Ad
Ad
Ad
Pages: « 1 2 3 [4] 5 6 »   Bottom of Page
Print
Author Topic: Going backwards...  (Read 114967 times)
barryfitzgerald
Sr. Member
****
Offline Offline

Posts: 566


« Reply #60 on: June 08, 2008, 05:04:03 PM »
ReplyReply

Quote
I just was using this photo as an example on another forum. But I think it really fits the conversation here. What specifically seems to me to be a big point on this is the reflective sunlight on the surfaces. On this film shot it looks right. But I can't help but think on digital it would just be blown out highlights...
[a href=\"index.php?act=findpost&pid=193057\"][{POST_SNAPBACK}][/a]


Aside from the fuji S5 (not used one..but hear its good), I would expect most digitals if not all to blow that out. Point is you can underexpose to try to hold the highlights, but its a pain for when you need to get a shot quickly.

Digital is terrible with highlights, IMO..my little trip out the other week, shooting side by side, and the negative film stuff just walked all over the digital for DR and highlights.

The other point is that digital gets colour and hue shifts, and that nasty "cyan" sky effect when the highlights are going. Not nice. Don't get me wrong, I like digital, but this area never gets mentioned in the "film v digital" articles, why? Because one wins hands down...and we dont want that do we?? lol
« Last Edit: June 08, 2008, 05:05:13 PM by barryfitzgerald » Logged
Plekto
Sr. Member
****
Offline Offline

Posts: 551


« Reply #61 on: June 09, 2008, 01:36:49 PM »
ReplyReply

That looks very nice.  what camera/lens/film?

I really like how he sky in the background is realistic.  And, yes, the overall seamlessness and correctness of the colors is something that you'd have to go nuts with digital for an hour in some some software program to come close to.
« Last Edit: June 09, 2008, 01:36:58 PM by Plekto » Logged
jjj
Sr. Member
****
Offline Offline

Posts: 3209



WWW
« Reply #62 on: June 09, 2008, 04:00:28 PM »
ReplyReply

Quote
I just was using this photo as an example on another forum. But I think it really fits the conversation here. What specifically seems to me to be a big point on this is the reflective sunlight on the surfaces. On this film shot it looks right. But I can't help but think on digital it would just be blown out highlights...
[a href=\"index.php?act=findpost&pid=193057\"][{POST_SNAPBACK}][/a]
The superb quality of that image is not something I've seen in digital shots. Film certainly wins on that sort of image. And that sort of lighting is anything but unusual.
Logged

Tradition is the Backbone of the Spineless.   Futt Futt Futt Photography
SecondFocus
Sr. Member
****
Offline Offline

Posts: 461


WWW
« Reply #63 on: June 09, 2008, 09:51:22 PM »
ReplyReply

Sorry guys, I just saw that you asked me a question. I guess I didn't do e-mail notifications on this thread.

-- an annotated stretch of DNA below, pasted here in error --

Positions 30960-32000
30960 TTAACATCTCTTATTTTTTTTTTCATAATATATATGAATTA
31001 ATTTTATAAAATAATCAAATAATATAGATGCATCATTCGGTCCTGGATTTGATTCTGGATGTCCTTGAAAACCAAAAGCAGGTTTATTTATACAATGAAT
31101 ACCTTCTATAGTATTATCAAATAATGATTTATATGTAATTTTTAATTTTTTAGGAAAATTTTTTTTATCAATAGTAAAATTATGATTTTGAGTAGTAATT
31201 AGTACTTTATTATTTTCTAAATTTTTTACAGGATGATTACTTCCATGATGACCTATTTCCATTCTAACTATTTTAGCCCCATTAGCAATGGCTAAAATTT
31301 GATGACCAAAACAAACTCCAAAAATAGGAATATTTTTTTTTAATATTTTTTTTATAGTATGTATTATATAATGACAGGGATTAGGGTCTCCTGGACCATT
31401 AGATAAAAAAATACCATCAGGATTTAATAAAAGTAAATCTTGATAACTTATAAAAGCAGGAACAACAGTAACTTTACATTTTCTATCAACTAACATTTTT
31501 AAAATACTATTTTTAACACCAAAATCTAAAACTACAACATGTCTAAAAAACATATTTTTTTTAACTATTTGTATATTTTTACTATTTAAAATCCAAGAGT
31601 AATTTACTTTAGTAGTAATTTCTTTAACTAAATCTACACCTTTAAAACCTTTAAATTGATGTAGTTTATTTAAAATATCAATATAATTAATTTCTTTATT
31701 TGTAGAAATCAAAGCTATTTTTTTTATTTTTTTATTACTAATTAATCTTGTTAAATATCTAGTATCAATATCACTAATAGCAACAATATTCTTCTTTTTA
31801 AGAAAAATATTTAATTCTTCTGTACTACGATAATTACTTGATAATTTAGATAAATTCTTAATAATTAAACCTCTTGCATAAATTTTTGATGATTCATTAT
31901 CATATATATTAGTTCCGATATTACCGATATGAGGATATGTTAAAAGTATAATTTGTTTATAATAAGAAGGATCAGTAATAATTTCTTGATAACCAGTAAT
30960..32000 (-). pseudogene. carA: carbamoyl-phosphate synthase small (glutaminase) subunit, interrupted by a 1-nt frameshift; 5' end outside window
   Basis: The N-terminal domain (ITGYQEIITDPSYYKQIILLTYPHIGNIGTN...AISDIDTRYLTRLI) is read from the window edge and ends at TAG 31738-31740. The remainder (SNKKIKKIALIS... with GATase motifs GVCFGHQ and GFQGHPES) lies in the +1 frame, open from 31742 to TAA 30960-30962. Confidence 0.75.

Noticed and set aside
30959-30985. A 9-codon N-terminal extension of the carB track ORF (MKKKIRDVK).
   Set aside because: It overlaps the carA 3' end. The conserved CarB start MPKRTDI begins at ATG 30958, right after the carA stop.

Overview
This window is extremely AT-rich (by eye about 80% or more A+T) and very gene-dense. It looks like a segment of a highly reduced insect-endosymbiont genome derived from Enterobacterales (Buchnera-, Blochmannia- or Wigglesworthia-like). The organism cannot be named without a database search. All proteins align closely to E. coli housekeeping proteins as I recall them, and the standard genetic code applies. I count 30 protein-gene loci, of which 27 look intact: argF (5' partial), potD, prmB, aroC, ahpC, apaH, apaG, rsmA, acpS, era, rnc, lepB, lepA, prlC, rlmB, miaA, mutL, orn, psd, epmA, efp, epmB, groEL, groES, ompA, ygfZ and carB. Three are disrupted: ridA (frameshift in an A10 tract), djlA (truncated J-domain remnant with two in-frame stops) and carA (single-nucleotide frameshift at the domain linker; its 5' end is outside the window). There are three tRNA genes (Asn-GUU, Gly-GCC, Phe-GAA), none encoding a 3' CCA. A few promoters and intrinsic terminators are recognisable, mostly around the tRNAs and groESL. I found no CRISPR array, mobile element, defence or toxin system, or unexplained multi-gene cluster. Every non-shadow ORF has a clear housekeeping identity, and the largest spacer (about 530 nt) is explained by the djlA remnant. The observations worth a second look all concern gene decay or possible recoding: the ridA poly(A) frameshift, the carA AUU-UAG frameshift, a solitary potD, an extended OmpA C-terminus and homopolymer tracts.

Anyway this was shot on the new formulation of Fuji 160c medium format. I used a Mamiya 645AFDII with the 45mm 2.8 lens.

Thanks for the kind words!

Quote
I just was using this photo as an example on another forum. But I think it really fits the conversation here. What specifically seems to me to be a big point on this is the reflective sunlight on the surfaces. On this film shot it looks right. But I can't help but think on digital it would just be blown out highlights...
[a href=\"index.php?act=findpost&pid=193057\"][{POST_SNAPBACK}][/a]
Logged

Ian L. Sitren
SecondFocus
SecondFocus
Sr. Member
****
Offline Offline

Posts: 461


WWW
« Reply #64 on: July 08, 2008, 06:36:15 PM »
ReplyReply

Something a little different for me outside of my usual assignments of bodybuilders and mostly naked hot women with great bodies; Bombay Beach at Salton Sea in Southern California.
Logged

Ian L. Sitren
SecondFocus
sergio
Sr. Member
****
Online Online

Posts: 661


WWW
« Reply #65 on: July 09, 2008, 08:42:14 AM »
ReplyReply

You know what is starting to bother me about digital cpature? I am having this feeling that someday all the images will be lost due to excessive volume and storage issues. I still have my first negs I shot 34 years ago and all the maintenance it has needed is just a change of sleeves.

Now tell me about duplicating hundreds of thousands od gbs from HDs or DVDs every couple of years. The other thing is that we need a fairly large amount of technology to access our images.

I think I'll start shooting daguerreotypes. At least till now they have been proved to be the longest lasting photographic medium ever. No fancy technology needed to look at it
« Last Edit: July 09, 2008, 08:45:50 AM by sergio » Logged

wolfnowl
Sr. Member
****
Offline Offline

Posts: 5698



WWW
« Reply #66 on: July 09, 2008, 09:31:45 AM »
ReplyReply

Quote
I think I'll start shooting daguerreotypes. At least till now they have been proved to be the longest lasting photographic medium ever. No fancy technology needed to look at it
 

Or tintypes, then you wouldn't have to worry about the glass plates.  There is that whole mercury vapour thing in the processing though.

I know what you mean, though.  We have books that are hundreds, even thousands of years old (including papyrus).  We're confronting several issues today, and not just with photography - the amount of information being created, the ability to archive it, and the technology to access it.

Mike.
Logged

If your mind is attuned to beauty, you find beauty in everything.